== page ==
|The Annual Report of the Board of Commissioners of the Central Park in 1868 included the above photograph (copyright expired)|
In 1858 Frederick Law Olmsted and Calvert Vaux began work on the 843 acres of city land that would become The Central Park. Their ambitious “Greensward Plan” encompassed formal promenades, rustic lanes, romantic buildings and ornamental lakes and lawns.
A year later construction began on the dramatic Bethesda Terrace and Fountain. The panels of the Terrace were covered in intricate carving, organized in motifs of the Seasons, the Ages of Mankind, and the Times of Day. A team of sculptors was hired to work on these panels and the men were given unexpected independence in their carving. Among them was Scottish-born Robert Thompson.
Thompson was responsible for a great deal of the carving on the Terrace and Mall. And when he was not carving birds and foliage in Central Park, he was working on a sculptural grouping of his own. Every Victorian Scotsman was intimately familiar with the works of Robert Burns and, especially, his most famous poem, “Auld Lang Syne.”
The sculptor created Burns’ two characters, Tam O’Shanter and Souter Johnnie, out of soft yellow sandstone. Much in the style of the popular contemporary sculptor John Rogers, whose work graced the parlors of middle class homes across the nation as plaster casts, “Auld Lang Syne” was a snapshot of everyday life. The grouping made no attempt at Victorian formality or propriety—it depicted two old acquaintances raising a glass in the company of a faithful dog.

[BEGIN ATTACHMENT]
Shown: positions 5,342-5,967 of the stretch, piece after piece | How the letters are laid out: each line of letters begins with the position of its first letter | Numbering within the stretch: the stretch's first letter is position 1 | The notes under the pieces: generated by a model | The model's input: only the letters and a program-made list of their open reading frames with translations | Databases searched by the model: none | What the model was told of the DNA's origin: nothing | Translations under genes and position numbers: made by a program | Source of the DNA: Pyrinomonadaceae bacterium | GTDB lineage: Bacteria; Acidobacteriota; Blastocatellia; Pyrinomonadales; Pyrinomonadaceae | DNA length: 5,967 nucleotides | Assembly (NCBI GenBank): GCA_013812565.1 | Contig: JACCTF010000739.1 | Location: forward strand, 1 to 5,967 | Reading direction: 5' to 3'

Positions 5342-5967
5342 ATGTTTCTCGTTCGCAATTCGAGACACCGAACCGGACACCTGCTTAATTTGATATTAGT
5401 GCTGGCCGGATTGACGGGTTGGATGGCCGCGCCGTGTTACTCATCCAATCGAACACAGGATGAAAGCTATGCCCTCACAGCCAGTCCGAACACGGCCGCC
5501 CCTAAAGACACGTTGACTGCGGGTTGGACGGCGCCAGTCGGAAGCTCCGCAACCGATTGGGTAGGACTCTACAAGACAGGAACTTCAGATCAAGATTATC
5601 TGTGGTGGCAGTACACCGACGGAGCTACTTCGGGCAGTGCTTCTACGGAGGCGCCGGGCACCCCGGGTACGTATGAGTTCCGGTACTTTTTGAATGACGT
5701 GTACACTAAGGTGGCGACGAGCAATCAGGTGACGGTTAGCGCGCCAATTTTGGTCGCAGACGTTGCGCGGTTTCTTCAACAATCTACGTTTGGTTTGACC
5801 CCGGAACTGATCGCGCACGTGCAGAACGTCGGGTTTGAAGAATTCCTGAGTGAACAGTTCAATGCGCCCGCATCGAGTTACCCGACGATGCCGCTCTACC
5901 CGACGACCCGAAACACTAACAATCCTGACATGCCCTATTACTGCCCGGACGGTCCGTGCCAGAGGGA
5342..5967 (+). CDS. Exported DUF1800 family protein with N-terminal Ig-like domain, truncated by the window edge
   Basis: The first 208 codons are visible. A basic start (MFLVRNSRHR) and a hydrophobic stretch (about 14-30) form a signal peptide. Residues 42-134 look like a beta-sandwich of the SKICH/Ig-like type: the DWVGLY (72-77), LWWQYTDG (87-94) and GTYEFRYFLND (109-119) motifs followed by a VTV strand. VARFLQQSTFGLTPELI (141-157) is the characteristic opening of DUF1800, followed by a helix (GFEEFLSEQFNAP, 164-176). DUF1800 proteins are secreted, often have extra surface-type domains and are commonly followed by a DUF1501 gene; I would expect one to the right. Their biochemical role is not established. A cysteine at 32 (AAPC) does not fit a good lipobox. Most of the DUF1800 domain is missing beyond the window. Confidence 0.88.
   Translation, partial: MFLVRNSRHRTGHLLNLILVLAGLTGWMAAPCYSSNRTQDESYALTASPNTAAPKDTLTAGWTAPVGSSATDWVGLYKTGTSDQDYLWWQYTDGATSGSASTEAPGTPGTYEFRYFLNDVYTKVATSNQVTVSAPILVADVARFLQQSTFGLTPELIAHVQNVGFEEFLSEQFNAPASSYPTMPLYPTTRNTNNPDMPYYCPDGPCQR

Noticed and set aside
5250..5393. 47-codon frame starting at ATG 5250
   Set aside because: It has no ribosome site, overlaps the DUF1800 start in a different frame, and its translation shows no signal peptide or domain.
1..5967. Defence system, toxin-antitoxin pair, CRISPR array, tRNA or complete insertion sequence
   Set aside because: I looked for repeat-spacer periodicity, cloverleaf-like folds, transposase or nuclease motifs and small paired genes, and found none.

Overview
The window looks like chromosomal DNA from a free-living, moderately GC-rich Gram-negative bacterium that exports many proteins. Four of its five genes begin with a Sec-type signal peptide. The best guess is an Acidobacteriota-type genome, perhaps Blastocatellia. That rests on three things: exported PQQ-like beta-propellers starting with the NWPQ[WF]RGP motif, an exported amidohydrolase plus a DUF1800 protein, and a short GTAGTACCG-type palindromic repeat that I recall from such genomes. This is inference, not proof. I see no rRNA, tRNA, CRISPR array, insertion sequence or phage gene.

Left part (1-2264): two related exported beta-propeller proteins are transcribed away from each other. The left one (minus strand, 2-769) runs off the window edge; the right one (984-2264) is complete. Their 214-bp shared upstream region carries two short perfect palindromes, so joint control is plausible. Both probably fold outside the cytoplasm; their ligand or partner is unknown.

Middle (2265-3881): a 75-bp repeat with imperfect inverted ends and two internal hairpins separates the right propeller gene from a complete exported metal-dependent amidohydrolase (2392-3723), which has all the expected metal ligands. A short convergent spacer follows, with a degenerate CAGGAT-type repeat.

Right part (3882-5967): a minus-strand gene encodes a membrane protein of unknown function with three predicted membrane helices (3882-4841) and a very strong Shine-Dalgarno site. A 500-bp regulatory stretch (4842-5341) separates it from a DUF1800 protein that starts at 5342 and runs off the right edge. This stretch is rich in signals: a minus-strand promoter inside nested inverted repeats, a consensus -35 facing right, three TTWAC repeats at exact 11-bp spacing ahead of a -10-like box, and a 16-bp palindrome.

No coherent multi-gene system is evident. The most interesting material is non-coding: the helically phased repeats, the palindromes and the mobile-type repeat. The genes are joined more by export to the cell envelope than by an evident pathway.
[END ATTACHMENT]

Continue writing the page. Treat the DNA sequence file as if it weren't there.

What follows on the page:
|A stereopticon slide captured the life-like group mid-century -- NYPL Collection|
The day before New Years Eve in 1862 the sculpture was completed. It was temporarily displayed at the corner of 4th Street and Broadway. The New York Times said that Thompson “feeling a desire to give an expression, in his own peculiar way, to the words of Burns in ‘Auld Lang Syne’ And here’s a hand, my trusty friend, and gie’s a hand o’thine has succeeded in his attempt to the entire satisfaction of his friends and those who have had opportunity to witness his production.”
The article described the piece, “Each of the men holds in his hand a glass of beer, while a foaming tankard is on the table between them. A dog is nearby, and the entire group gives a good idea of Scottish hospitality and of the familiar lines of the plowman poet.”
Thompson’s hours of work were not merely to satisfy a reminiscence for his homeland. He apparently could use some extra money. The Times remarked “We may add that the work is for sale for the benefit of the artist, and commends itself to the attention of the sons of ‘Auld Scotia,’ who may possess the means and the desire to help him by purchasing it.”
Indeed, there were “sons of Auld Scotia” who would purchase the group, although not until 1866. The New York Star Almanac later reported that “A committee of gentlemen representing the Scotch residents of this city presented…the life-size group of ‘Auld Lang Syne,’ illustrative of the characters of Burns’ celebrated song." The group of Scotsmen presented the sculpture as a gift to the City to adorn the new park.
|A hand-colored stereopticon slide shows a rare rear view of the sculpture with the Casino in the background.|